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  10. Carl Gillett (2010). Moving Beyond the Subset Model of Realization: The Problem of Qualitative Distinctness in the Metaphysics of Science. Synthese 177 (2):165 - 192.
    Understanding the 'making-up' relations, to put things neutrally, posited in mechanistic explanations the sciences is finally an explicit topic of debate amongst philosophers of science. In particular, there is now lively debate over the nature of the so-called 'realization' relations between properties posited in such explanations. Despite criticism (Gillett, Analysis 62: 316-323, 2002a), the most common approach continues to be that of applying machinery developed in the philosophy of mind to scientific concepts in what is known as the 'Flat' or (...)
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  11. Carl Gillett (2010). Strong Emergence as a Defese of Non-Reductive Physicalism. Principia 6 (1):89-120.
    Jaegwon Kim, and others, have recently posed a powerful challenge to both emergentism and non-reductive physicalism by providing arguments that these positons are committed to an untenabie combination of both 'upward' and 'dounward' determination. In section 1, I illuminate how the nature of the realization relation underlies such skeptical arguments However, in section 2, I suggest that such conclusions involve a confusion between the implications of physicalism and those of a related thesis in 'Completeness of Physics' (CoP). I show tht (...)
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  12. Kenneth Aizawa & Carl Gillett (2009). Levels, Individual Variation and Massive Multiple Realization in Neurobiology. In John Bickle (ed.), The Oxford Handbook of Philosophy and Neuroscience. Oxford University Press. 539--582.
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  13. Kenneth Aizawa & Carl Gillett (2009). The (Multiple) Realization of Psychological and Other Properties in the Sciences. Mind and Language 24 (2):181-208.
    Abstract: There has recently been controversy over the existence of 'multiple realization' in addition to some confusion between different conceptions of its nature. To resolve these problems, we focus on concrete examples from the sciences to provide precise accounts of the scientific concepts of 'realization' and 'multiple realization' that have played key roles in recent debates in the philosophy of science and philosophy of psychology. We illustrate the advantages of our view over a prominent rival account ( Shapiro, 2000 and (...)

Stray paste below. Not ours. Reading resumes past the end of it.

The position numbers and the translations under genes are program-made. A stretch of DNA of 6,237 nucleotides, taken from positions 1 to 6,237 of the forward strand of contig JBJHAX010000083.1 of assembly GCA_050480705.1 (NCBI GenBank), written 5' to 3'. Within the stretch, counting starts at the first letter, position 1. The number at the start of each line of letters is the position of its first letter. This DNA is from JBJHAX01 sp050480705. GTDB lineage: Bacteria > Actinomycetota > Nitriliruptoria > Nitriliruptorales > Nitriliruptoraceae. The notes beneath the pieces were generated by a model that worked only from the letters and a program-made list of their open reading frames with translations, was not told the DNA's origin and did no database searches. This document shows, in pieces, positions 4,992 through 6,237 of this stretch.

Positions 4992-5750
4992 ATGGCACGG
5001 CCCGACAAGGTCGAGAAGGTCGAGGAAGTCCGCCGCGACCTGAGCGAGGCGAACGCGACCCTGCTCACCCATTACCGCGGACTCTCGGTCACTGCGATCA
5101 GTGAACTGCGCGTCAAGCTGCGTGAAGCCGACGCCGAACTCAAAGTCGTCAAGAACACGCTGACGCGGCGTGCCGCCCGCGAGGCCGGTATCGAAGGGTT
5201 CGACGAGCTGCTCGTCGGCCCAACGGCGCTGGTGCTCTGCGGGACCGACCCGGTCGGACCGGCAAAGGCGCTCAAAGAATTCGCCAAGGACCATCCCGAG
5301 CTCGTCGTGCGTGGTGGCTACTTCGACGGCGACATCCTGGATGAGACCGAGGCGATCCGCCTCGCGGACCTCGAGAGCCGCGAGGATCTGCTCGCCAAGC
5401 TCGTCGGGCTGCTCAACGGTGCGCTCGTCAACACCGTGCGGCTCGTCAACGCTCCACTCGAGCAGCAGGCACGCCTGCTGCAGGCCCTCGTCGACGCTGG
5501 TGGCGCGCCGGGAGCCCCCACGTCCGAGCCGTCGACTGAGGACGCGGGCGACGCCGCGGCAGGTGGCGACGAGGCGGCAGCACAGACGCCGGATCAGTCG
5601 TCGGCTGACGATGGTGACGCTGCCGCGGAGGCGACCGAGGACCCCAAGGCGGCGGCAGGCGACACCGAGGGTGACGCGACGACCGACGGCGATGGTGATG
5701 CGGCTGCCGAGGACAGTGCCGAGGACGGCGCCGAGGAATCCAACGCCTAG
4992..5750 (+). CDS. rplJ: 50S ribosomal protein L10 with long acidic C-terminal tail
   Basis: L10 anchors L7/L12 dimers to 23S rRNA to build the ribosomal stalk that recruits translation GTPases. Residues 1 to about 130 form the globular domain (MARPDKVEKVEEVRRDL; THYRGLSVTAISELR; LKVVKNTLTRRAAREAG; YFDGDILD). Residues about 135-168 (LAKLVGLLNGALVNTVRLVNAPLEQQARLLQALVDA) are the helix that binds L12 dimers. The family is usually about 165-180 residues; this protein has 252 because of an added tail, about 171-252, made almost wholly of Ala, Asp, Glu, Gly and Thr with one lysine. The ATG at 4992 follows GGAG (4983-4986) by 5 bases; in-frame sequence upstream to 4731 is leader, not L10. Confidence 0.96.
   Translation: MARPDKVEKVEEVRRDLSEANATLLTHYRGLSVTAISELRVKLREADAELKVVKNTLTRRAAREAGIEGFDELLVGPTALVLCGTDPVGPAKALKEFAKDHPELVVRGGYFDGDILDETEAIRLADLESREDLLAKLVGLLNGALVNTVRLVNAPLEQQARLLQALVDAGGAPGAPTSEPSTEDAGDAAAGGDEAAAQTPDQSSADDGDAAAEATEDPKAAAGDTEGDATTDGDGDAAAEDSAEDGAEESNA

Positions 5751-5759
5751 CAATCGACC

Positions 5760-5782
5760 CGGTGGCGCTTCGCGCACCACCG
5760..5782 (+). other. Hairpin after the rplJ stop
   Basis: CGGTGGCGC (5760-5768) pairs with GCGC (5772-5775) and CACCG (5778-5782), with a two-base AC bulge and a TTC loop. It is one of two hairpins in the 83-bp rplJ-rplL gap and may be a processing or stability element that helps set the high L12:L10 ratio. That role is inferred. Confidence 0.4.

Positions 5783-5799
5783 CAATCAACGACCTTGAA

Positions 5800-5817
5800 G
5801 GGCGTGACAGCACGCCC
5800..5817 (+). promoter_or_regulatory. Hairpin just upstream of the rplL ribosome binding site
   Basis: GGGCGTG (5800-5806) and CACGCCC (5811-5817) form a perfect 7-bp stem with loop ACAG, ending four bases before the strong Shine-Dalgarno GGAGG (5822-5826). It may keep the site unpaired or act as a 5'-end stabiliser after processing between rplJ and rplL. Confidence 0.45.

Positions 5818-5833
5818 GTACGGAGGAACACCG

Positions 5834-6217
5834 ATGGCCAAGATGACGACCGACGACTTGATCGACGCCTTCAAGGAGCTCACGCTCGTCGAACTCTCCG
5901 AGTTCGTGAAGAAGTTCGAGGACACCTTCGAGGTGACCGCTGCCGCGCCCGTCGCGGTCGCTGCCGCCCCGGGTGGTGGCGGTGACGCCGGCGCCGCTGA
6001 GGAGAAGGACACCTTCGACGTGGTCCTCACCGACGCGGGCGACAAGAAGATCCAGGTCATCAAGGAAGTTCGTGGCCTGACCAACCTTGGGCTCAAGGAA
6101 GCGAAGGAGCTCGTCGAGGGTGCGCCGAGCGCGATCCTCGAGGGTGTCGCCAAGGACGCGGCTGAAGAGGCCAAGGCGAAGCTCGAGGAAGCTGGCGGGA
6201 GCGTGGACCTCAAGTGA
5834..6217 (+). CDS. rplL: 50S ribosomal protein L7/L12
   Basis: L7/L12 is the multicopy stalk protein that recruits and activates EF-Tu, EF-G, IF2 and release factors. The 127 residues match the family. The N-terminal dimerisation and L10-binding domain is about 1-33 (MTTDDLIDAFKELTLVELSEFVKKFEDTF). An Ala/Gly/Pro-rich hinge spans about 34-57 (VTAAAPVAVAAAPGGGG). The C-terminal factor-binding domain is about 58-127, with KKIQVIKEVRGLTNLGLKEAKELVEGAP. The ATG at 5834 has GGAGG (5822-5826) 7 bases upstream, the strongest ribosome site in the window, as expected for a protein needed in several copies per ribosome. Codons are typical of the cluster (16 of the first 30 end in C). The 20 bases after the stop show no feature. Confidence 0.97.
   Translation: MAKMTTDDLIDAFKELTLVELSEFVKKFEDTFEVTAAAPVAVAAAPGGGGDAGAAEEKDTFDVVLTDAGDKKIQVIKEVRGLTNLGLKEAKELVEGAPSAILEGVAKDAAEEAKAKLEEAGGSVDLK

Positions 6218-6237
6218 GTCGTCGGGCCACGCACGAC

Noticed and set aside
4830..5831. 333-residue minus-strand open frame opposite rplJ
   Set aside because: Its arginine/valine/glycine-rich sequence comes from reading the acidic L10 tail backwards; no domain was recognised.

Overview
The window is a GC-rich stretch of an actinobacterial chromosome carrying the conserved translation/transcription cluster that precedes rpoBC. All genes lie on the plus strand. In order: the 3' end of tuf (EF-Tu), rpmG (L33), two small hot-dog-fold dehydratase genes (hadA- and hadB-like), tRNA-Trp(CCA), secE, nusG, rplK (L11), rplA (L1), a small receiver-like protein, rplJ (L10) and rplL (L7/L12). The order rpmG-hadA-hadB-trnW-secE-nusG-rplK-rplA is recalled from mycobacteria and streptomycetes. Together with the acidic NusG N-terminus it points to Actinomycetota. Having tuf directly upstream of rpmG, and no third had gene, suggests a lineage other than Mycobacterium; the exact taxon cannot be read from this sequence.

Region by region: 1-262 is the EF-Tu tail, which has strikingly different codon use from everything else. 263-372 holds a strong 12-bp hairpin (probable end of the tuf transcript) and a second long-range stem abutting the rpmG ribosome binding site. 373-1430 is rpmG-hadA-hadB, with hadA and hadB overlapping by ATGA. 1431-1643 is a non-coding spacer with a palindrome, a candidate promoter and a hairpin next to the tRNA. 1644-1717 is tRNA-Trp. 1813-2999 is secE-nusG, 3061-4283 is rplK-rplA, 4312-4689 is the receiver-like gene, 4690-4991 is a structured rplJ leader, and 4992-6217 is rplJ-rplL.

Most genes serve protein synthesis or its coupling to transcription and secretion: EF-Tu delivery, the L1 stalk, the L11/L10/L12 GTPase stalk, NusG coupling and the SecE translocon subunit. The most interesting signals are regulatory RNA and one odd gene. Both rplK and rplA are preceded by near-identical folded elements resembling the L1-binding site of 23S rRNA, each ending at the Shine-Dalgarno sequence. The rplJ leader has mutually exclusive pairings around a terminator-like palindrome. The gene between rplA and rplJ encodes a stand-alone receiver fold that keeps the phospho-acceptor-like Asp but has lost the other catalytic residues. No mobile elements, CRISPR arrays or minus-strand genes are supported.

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  14. Carl Gillett (2009). On the Implications of Scientific Composition and Completeness: Or, the Troubles, and Troubles, of Non-Reductive Physicalism. In T. O'connor & A. Corradini (eds.), Emergence in Science and Philosophy. Routledge.
  15. Carl Gillett & Aizawa Kenneth (2009). Levels, Individual Variation and Massive Multiple Realization in Neurobiology. In John Bickle (ed.), Oxford Handbook of Philosophy and Neuroscience. oxford university press.
  16. Carl Gillett (2008). A Mechanist Manifesto for the Philosophy of Mind. Journal of Philosophical Research 32:21-42.
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  17. Carl Gillett (2007). A Mechanist Manifesto for the Philosophy of Mind: A Third Way for Functionalists. Journal of Philosophical Research 32:21-42.
    One of the main early forms of “functionalism,” developed by writers like Jerry Fodor and William Lycan, focused on “mechanistic” explanation in the special sciences and argued that “functional properties” in psychology were continuous in nature with the special science properties posited in such mechanistic explanations. I dub the latter position“Continuity Functionalism” and use it to critically examine the “Standard Picture” of the metaphysics of functionalism which takes “functional” properties to be second-order properties and claims there are two metaphysical forms (...)
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  18. Carl Gillett (2007). Hyper-Extending the Mind? Philosophical Topics 351 (1/2):161-188.
  19. Carl Gillett (2007). Symposium on Mechanisms in Mind. Journal of Philosophical Research 32:1-2.